The lawsuit contends that last year Davis vetoed a similar bill, also sponsored by Mercury General, because it violated the intent of Proposition 103. Between the veto and the approval of the new bill, Mercury General contributed $340,000 to legislators in addition to the $175,000 anti-recall donation after Davis signed the bill, according to the lawsuit.

The bill's supporters have said that this year's version of the measure is improved. In his message to the Senate, Davis cited a provision that exempts military personnel, who would lose their discounts if they serve out of state. Another provision allows financially strapped individuals to allow their coverage to lapse for 90 days without penalty.

"But those issues don't address the core issue of discriminating against people with no prior insurance," said the foundation's attorney Pamela Pressley, who, along with Mark Savage of the Consumers Union, is lead attorney on the case.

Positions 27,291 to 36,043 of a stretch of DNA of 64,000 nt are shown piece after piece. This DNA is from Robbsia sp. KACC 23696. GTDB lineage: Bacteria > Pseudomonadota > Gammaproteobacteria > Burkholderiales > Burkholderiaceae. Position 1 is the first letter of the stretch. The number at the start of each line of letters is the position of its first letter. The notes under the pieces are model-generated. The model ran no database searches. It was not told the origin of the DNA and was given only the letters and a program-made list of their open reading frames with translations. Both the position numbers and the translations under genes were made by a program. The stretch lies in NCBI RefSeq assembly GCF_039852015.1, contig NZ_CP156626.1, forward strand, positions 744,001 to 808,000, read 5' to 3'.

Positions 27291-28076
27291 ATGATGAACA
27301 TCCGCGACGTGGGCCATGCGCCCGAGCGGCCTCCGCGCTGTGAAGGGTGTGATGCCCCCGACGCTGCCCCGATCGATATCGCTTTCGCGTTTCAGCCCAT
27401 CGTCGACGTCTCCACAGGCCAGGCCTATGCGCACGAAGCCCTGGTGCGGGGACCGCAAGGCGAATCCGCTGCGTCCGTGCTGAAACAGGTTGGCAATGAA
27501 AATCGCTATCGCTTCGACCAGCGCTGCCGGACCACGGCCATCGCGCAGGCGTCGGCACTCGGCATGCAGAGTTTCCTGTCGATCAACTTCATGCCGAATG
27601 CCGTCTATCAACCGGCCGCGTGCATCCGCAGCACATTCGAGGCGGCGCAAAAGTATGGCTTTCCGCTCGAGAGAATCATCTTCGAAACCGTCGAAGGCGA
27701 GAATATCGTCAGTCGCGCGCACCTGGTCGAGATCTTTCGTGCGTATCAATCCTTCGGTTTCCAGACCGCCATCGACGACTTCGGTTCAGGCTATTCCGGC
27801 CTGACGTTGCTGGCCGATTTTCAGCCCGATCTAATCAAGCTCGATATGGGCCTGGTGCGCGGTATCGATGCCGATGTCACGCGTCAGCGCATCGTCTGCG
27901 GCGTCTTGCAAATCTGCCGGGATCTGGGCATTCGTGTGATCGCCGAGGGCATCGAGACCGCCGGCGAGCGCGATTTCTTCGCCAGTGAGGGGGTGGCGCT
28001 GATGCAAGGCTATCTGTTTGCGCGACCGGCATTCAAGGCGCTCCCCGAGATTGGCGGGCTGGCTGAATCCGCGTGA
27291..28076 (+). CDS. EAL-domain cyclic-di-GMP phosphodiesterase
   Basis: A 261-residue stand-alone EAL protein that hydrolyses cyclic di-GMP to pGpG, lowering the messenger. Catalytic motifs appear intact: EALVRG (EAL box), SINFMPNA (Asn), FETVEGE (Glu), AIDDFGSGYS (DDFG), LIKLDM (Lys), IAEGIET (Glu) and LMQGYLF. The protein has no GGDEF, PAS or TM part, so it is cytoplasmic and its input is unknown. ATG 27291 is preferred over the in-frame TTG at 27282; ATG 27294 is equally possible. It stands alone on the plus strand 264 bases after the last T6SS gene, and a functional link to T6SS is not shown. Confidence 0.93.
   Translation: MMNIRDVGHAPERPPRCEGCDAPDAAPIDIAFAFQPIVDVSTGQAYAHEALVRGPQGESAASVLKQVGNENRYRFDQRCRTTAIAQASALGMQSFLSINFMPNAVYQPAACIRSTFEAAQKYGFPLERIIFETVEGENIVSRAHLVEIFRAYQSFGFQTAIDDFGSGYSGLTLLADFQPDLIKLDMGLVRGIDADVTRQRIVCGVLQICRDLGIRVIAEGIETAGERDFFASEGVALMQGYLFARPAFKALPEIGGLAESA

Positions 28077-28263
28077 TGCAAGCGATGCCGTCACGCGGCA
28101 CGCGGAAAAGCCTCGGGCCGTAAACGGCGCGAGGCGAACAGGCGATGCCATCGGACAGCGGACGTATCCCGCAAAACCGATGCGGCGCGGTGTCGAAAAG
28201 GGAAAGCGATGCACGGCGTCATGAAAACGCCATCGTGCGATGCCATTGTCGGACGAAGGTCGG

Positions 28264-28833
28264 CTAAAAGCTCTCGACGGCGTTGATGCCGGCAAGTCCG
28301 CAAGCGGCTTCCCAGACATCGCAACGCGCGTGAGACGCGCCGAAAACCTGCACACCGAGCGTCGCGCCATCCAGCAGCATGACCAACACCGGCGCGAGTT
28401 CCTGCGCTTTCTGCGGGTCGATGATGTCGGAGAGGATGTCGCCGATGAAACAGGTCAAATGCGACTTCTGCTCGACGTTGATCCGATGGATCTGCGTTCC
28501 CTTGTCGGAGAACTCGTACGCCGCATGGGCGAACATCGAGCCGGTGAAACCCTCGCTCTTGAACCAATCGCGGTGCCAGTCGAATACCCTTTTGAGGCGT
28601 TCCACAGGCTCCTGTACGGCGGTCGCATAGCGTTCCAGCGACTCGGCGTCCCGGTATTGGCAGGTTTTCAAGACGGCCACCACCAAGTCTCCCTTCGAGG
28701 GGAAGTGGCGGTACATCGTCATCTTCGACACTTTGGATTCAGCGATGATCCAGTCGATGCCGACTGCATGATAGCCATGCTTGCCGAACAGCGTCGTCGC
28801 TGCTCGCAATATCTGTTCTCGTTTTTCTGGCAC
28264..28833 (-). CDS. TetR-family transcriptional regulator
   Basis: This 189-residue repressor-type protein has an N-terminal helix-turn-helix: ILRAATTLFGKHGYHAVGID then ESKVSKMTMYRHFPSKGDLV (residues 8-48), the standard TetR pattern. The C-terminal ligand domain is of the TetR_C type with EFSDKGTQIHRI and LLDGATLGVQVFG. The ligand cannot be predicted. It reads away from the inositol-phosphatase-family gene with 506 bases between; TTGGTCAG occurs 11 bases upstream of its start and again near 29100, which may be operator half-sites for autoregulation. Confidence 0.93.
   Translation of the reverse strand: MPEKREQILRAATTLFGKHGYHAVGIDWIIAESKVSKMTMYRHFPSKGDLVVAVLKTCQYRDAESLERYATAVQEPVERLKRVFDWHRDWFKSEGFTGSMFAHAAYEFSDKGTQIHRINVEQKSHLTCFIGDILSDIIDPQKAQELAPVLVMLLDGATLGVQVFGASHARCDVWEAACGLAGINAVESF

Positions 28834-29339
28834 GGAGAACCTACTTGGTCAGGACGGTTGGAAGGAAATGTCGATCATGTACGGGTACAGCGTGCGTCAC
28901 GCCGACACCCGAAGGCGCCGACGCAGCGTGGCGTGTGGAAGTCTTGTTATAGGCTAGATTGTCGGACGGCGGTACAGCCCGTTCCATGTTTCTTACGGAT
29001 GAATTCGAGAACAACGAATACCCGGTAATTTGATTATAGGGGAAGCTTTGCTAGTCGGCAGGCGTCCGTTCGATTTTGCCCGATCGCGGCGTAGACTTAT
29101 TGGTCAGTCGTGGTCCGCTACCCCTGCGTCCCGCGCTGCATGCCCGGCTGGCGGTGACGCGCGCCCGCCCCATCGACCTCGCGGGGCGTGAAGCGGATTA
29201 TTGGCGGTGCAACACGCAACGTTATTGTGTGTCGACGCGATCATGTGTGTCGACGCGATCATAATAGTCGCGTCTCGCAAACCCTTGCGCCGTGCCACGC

Nevertheless, state Insurance Commissioner John Garamendi, a named defendant in the suit, strongly opposed the bill for many of the reasons outlined by consumer groups.

"You vetoed a virtually identical bill during the last legislative session," Garamendi wrote to Davis in July. "Those without prior insurance would end up paying significantly more in premiums to offset the discount offered to those meeting this expanded form of persistency."

Garamendi wrote that the anticipated litigation, which Rosenfield had vowed to bring, will cost $250,000 and possibly much more in the event of appellate proceedings.

In a prepared statement Tuesday, Garamendi said: "I believe SB841 is contrary to the intent of Proposition 103. I therefore opposed this legislation when it was proposed. Now it is law and I am obliged by my oath to carry out the law. I will do so. However, I would not be surprised nor disappointed if the court finds in favor of the Foundation for Taxpayer and Consumer Rights."

A Mercury General representative did not respond to inquiries, and Sen. Don Perata, D-Oakland, who sponsored SB841 and who has received contributions from Mercury General, also did not return calls.